Symphonia: Sum Fluxae Pretium Spei (1993-96). Clarinet Concerto (1996).
Carter, who celebrates his 90th birthday in December, wrote these works in his 80s. Awesome, as youngsters say these days. He is the Energizer Bunny of serious music on a world scale. It may be that another composer, or a few since 1500, wrote works of substantial length and formidable density at his advanced age, but none comes to mind. Carter is iconic, emblematic, honored where'er he walks (beneath an umbrella on the cover of this flimsily packaged disc). Pierre Boulez conducts his music, as he has done since his tenure with the New York Philharmonic (1971-77). So, more recently, does Daniel Barenboim, never one to miss a bandwagon opportunity. Oliver Knussen, himself a composer, has dedicated his middle years to the podium, where he proselytizes on behalf of colleagues more elderly, more acclaimed, but none the less in need of two helping hands.
Carter's music since the middle-1940s, when he commenced to forge a gneissoid, Gnostic style, challenges listeners just to parse it, much less assimilate it. The earliest of his rigorously intellectual works let us come near without attacking us; but as time has gone on, few have yielded any secrets willingly or readily. I haven't cared to sweat out Carter's lucubrations since Symphony of Three Orchestras for the U.S. Bicentennial in 1976 (but then I've never succeeded in reading all of Moncrieff's translation of Marcel Proust's eight volumes of Remembrance, though a new translation is promised next year that sounds, um, promising). Given this admittedly obdurate stance, what of the current compendium?
The Clarinet Concerto exemplifies what Knussen, in a pithy note, calls "a scaffolding of 'giant' polyrhythms -- two different pendulums which start together (not necessarily at the beginning of a piece) and drift further and further apart, triggering a prodigious variety of musical incidents, etc." When these are not pulling apart, the Concerto has moments of benign and blessedly welcome tranquility -- relatively speaking, mind you. But the rest is a construct of arbitrarily-pitched themes and/or motifs that sound like a Hoffnung Festival send-up without the smile. I came to hate it before the music blew itself out at 18' 51".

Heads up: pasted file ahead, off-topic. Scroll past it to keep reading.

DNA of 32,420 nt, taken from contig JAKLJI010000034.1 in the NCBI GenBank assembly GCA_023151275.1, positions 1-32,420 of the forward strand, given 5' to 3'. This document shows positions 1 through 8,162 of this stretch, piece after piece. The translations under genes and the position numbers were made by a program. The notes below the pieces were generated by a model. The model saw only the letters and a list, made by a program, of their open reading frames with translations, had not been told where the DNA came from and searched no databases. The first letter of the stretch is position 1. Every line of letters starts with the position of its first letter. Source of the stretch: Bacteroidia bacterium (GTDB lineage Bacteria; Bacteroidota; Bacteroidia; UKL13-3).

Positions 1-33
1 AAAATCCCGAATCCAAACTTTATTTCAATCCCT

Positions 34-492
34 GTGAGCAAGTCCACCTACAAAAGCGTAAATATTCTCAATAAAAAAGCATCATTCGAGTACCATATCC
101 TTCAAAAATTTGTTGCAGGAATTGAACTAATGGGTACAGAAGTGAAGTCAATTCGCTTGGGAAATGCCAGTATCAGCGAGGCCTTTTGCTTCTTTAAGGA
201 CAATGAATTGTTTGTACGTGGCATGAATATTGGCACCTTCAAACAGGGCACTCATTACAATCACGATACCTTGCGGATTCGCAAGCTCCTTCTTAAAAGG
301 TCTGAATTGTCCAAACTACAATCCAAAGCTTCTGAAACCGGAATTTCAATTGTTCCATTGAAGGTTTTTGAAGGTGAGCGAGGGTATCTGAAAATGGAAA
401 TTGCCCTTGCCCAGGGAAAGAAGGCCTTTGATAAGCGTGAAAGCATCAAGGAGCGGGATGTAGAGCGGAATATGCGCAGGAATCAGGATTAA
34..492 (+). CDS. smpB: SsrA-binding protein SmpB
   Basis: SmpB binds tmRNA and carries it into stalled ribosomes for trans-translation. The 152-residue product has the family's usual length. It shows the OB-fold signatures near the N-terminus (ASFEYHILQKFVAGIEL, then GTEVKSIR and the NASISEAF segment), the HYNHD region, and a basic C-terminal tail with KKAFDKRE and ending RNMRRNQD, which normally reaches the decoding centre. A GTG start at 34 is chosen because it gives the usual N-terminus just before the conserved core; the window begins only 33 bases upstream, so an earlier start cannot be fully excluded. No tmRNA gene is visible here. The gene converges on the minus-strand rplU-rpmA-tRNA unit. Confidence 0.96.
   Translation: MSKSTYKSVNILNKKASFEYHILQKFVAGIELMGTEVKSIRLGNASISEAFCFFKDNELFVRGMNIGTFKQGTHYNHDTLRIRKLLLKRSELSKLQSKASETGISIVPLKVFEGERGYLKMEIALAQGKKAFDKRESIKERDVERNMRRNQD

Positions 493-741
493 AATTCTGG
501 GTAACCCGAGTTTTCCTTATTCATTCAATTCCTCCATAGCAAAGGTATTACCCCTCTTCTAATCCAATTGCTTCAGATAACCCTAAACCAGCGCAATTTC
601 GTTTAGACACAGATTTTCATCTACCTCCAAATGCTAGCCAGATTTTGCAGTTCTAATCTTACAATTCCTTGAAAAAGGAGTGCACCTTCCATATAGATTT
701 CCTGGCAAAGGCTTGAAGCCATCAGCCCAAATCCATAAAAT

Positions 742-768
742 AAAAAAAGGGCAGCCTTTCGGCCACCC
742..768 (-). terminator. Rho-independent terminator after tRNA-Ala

The Symphony has a Latin co-title ("I am the prize of flowering hope"), which Carter took "from a Latin poem, Bulla, by the 17th century English metaphysical Richard Cranshaw, in which the creative fancy is likened to an airborne bubble reflecting the variety and change of life" (Bayan Northcott's phrase in his fulsome program essay). But of course Carter would choose that kind of op. to cit. The work's three movements, lasting nigh into 46 minutes, were separately commissioned and composed -- for the Chicago, BBC and Cleveland Orchestras -- reputedly as components of a cosmic scheme. They are Partita (another Carterism: "not to evoke the Baroque form but in its Italian connotation of a game" -- so what's wrong with Jeux or, hey, Games?); Adagio tenebroso, and Allegro correvole. I came away feeling battered. Maybe listened to one at a time...but I won't be climbing back into that ring.
Nor am I equipped to speak of either performance beyond saying that both fairly breathe authority and commitment -- Knussen would not have it otherwise -- and have been resoundingly engineered by Tryggvi Tryggvason, who with Knussen co-produced the Concerto in Henry Wood Hall, London. Knussen and Colin Matthews produced the Symphony in Maida Vale Studio 1. The disc is D.G.G.'s latest in a motley series, so far, called 20/21: André Previn's opera A Streetcar Named Desire cheek-by-jowl with Olivier Messiaen's Saint François d'Assise, Ned Rorem and Philip Glass with Arvo Pärt, Toru Takemitsu with Boulez and Luciano Berio, and now Carter with Maurizio Kagel.
Libraries and doctoral candidates, rejoice.
R.D. (Aug. 2001)